One of the areas of ‘bottom-up’ nanotechnology currently being widely exploited and investigated is the area of nanophase or nano-structured materials. The applications are not new, since over 2000 years ago the Romans discovered that the inclusion of very small amounts (approximately one part in 50,000) of gold in glass produced a deep red colour if the glass was appropriately heat treated. The phenomenon is due to the formation of nanometre-sized particles of metal crystals in the glass, which strongly absorb light of below a certain wavelength, giving the colour that is observed.

Typically, the smaller the crystallite, the shorter the wavelength of the absorption edge. Hence, it is possible to produce powders for which the particle size determines the absorption cut-off wavelength and hence the material’s colour. The semiconductor cadmium selenide is a particular example for which crystallites of approximately 1.5 nm in size will appear yellow, while 4 nm particles will appear red. Still larger particles appear black.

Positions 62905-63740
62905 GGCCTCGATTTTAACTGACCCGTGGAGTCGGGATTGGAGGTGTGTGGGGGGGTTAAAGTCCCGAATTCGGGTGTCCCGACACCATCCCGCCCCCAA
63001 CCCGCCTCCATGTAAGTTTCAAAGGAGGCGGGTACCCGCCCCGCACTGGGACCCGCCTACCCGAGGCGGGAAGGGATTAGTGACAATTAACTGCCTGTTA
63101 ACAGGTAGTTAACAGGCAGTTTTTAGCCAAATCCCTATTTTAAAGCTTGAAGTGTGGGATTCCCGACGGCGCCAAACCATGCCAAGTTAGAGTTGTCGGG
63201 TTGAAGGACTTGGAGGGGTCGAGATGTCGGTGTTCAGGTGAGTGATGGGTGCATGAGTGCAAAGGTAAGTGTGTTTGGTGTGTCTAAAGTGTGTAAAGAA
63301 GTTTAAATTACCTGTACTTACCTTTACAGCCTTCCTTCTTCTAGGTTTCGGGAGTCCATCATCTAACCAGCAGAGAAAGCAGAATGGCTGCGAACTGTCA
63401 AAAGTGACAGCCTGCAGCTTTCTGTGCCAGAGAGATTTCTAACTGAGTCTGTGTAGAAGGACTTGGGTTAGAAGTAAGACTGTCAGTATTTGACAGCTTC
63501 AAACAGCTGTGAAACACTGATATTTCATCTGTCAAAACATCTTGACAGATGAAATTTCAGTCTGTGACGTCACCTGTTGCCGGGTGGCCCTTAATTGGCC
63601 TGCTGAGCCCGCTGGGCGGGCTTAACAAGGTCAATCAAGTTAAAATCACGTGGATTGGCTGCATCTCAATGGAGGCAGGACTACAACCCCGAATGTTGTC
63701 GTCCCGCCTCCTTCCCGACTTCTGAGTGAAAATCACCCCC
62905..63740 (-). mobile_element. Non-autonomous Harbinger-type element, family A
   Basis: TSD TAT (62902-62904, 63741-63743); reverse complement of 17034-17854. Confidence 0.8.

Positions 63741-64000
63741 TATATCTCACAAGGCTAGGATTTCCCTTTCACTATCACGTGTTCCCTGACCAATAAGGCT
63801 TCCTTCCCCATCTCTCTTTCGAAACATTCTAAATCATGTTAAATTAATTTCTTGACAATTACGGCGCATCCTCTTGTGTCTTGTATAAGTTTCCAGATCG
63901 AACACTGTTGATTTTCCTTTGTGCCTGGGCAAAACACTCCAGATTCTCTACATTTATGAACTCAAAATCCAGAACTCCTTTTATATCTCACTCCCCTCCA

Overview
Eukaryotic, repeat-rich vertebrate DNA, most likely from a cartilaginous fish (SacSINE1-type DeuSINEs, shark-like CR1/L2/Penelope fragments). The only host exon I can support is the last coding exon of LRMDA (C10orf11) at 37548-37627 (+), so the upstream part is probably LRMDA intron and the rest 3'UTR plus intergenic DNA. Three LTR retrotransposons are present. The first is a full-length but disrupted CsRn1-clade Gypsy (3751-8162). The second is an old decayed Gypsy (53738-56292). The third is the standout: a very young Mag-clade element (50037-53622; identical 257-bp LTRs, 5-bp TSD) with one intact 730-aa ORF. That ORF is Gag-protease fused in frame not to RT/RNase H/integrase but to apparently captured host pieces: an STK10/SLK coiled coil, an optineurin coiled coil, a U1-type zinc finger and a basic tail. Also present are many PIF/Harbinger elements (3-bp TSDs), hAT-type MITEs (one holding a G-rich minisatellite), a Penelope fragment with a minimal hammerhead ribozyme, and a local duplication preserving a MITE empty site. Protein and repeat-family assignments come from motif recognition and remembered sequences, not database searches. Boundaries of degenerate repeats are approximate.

This principle is now being applied to tailoring the sizes of particles of zinc oxide and titania for sunscreen cosmetics where it is desirable to shield the skin from particularly damaging wavelengths of the ultraviolet component of sunlight. A further promising application of this quantum confinement principle is in the development of semiconductor lasers for the fibre-optic communications market, where it is highly desirable to be able to tune the wavelength of emission, so that many channels of optical information can be sent simultaneously down a single optical fibre.

Nanoparticles and nanopowders that can be produced in suspensions (colloids), sol-gel, aerosols and so on offer a wide range of new and improved products. Smaller particles have larger active surfaces per unit of mass; this improves their chemical activity (such as providing greater solubility in water). Stronger ceramics, more uniform and durable surfaces on porcelain and better inks for inkjet printing, are some benefits that derive from nanoparticle technologies.

The mechanical properties of bulk materials are also often very different when they are nano-structured. A nanometre-range grain size in metals will produce greatly improved mechanical properties with strengths up to three times higher than the normal, micro-structured version.